An Evansville man who could be sentenced to death if found guilty in a verdict expected this week took the witness stand in his own defense Monday in a Clark County court.
Jeffrey Weisheit, 37, sporting a black suit he was worn since the start of the trial on June 3, told the jurors that he did not set the fire to his own home in 2010 that resulted in the deaths of his then-girlfriend’s children, Caleb Lynch, 5, and Alyssa Lynch, 8.
Weisheit has been charged in Vanderburgh County with two counts of class A felony murder and one count of A felony arson.
He was the last witness called to testify by his court-appointed attorney Michael McDaniel, of New Albany, even though McDaniel had recommended Weisheit not testify.
McDaniel said it was not determined Weisheit would take the witness stand until 1 p.m., a very short time after the defense had thought it had completed its presentation to the jurors.
“He waited until the last minute to make the decision,” McDaniel said. “It’s his decision.”
Weisheit testified that shortly before the time of the fatal fire, he was watching the children while their mother was at her job nearly 40 minutes away.
He explained during his testimony that he had fallen asleep on a couch while watching television then he put the children to bed before talking to their mother on the phone.
Not long afterward, Weisheit said he heard a “loud pop” come from Caleb Lynch’s room so he went to the bedroom and the boy was there playing with toy trucks and cars.
Weisheit said Caleb Lynch refused to go to bed and, “It was the first time he really ever fought me.”
He said he decided to get out of the house. “I got to get out of here. I got to go,” he told the jurors during his recounting of the incident, and added that it is not out of the ordinary for him to remove himself from situations when he feels overwhelmed.
But before he left home, he admitted to the jury that he put duct tape around the boy’s hands and stuffed a 12-inch-by-12-inch cloth in the child’s mouth and covered it with duct tape.
Weisheit then packed his clothing, shoes, two outfits he had purchased for his girlfriend and about $5,000 before leaving the home in his Chevrolet Camaro.
He said he took the money because his girlfriend had stolen from him in the past and was worried she would take the money and leave the home after she returned from work.
He told the jurors he planned on being away for only a day or two.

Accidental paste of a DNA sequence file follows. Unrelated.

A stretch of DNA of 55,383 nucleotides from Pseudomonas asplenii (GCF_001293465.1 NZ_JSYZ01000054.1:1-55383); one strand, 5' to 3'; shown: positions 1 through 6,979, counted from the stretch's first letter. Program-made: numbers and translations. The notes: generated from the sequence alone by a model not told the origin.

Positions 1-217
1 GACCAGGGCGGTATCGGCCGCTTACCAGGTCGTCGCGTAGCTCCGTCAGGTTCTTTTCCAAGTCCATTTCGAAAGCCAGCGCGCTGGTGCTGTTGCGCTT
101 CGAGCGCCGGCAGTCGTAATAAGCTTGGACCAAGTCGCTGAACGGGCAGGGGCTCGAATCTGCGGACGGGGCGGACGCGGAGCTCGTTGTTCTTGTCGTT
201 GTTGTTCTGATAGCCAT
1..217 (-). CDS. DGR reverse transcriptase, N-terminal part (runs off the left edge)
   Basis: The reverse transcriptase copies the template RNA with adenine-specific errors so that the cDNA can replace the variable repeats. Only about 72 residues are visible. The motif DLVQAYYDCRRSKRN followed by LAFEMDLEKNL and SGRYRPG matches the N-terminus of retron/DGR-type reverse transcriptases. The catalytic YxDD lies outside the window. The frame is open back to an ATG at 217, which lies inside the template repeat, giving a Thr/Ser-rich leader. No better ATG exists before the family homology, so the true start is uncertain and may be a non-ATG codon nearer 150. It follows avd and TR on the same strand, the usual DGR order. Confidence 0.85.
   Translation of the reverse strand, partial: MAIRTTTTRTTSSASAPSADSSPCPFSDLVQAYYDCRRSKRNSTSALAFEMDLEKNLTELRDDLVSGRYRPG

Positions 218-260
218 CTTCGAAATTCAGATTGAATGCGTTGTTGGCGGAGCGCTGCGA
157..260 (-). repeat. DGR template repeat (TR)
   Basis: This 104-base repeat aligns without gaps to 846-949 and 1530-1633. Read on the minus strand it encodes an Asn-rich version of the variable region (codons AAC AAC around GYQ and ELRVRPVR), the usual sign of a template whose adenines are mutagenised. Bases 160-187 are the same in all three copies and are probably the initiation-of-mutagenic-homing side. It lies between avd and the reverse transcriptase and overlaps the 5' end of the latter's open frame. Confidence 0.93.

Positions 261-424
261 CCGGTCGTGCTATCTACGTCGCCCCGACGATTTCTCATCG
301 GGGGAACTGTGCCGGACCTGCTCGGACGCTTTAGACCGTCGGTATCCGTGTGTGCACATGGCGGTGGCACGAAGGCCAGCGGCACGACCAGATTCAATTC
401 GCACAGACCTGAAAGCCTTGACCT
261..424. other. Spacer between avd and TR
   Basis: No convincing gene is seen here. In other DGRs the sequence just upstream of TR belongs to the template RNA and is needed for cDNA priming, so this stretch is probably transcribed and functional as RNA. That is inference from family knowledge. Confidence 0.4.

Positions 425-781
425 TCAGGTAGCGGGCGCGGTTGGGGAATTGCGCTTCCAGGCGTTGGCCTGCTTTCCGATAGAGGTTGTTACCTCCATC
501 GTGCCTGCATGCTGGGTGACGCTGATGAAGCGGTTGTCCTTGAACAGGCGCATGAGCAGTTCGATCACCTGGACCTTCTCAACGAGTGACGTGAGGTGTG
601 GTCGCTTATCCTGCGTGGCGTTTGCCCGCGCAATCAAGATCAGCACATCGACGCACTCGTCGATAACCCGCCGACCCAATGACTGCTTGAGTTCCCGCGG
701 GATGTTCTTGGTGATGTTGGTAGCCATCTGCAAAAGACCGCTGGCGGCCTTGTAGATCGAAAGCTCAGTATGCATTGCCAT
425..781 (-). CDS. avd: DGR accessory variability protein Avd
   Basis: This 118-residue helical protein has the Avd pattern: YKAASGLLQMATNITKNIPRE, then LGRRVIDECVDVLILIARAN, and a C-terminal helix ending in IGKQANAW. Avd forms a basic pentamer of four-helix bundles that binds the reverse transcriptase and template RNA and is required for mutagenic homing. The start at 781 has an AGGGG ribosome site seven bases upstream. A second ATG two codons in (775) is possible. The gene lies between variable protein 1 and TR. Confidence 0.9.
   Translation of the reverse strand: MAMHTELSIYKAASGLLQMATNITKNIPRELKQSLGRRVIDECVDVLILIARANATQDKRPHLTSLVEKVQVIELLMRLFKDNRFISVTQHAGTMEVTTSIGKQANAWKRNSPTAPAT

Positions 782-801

Weisheit testified he left his home about 1 a.m. and drove around Evansville for a while before deciding to drive to Cincinnati.
He was stopped by police hours later in Covington, Ky., following a pursuit that exceeded 100 mph.
Police were assisted in locating Weisheit by OnStar employees who tracked his vehicle.
After the pursuit ended, Weisheit said he was ready to die.
“Do it,” he said he told the lawmen, “I tried to get them to shoot me.”
While the testimony was part of the defense, which is typically carefully guided by the attorney, presiding Judge Daniel Moore allowed Weisheit to speak in narrative form, with only a single question coming from McDaniel at the beginning of his testimony.
Vanderburgh County Deputy Prosecutor Charles Berger objected several times during Weisheit’s testimony when it appeared he was speaking aimlessly and not in reference to the charges he faces.
Moore took the objection into consideration, but, essentially, permitted Weisheit to speak at will.
Through previous testimony it was determined Caleb Lynch was found with a railroad flare tucked into his underwear.
During cross examination, Vanderburgh County Deputy Prosecutor Gary Schutte asked Weisheit how the railroad flares were placed on the boy.
“I don’t know,” Weisheit responded, who reiterated he left before the fire in the home had started.
Schutte continued to press Weisheit, asking, “You didn’t care too much for Caleb did you?,” to which he replied, “I loved Caleb.”
Weisheit also said that he didn’t think the fire was intentionally set, but was started due to his faulty electrical work in the home that he knew was not up to code.
“If you think I did it, I will take a polygraph test to prove I didn’t do it,” Weisheit directed at Schutte.
At the close of Schutte’s cross examination, he waved a dismissing hand toward Weisheit.
Moore gave Weisheit an opportunity to address any of the prior testimonies, at which time he said, “I would rather Mr. McDaniel ask me some questions.”
Moore asked McDaniel if he had any questions for his client, but McDaniel responded only by shaking his head no.
“I don’t think [Weisheit] was extremely helpful to himself in his testimony, and, perhaps, answered some questions that I would have rather left unanswered,” McDaniel said after the day in court.
McDaniel said his client’s testimony made his job more difficult leading to closing arguments.
“[The testimony] changes the complexion and theories and price of poker here,” he said. “I have to go home and sort this out a little bit and try to figure out what to tell [the jurors] about what they heard from him.”
Closing arguments are scheduled to begin at 9 a.m. today in Clark County Circuit Court No. 1.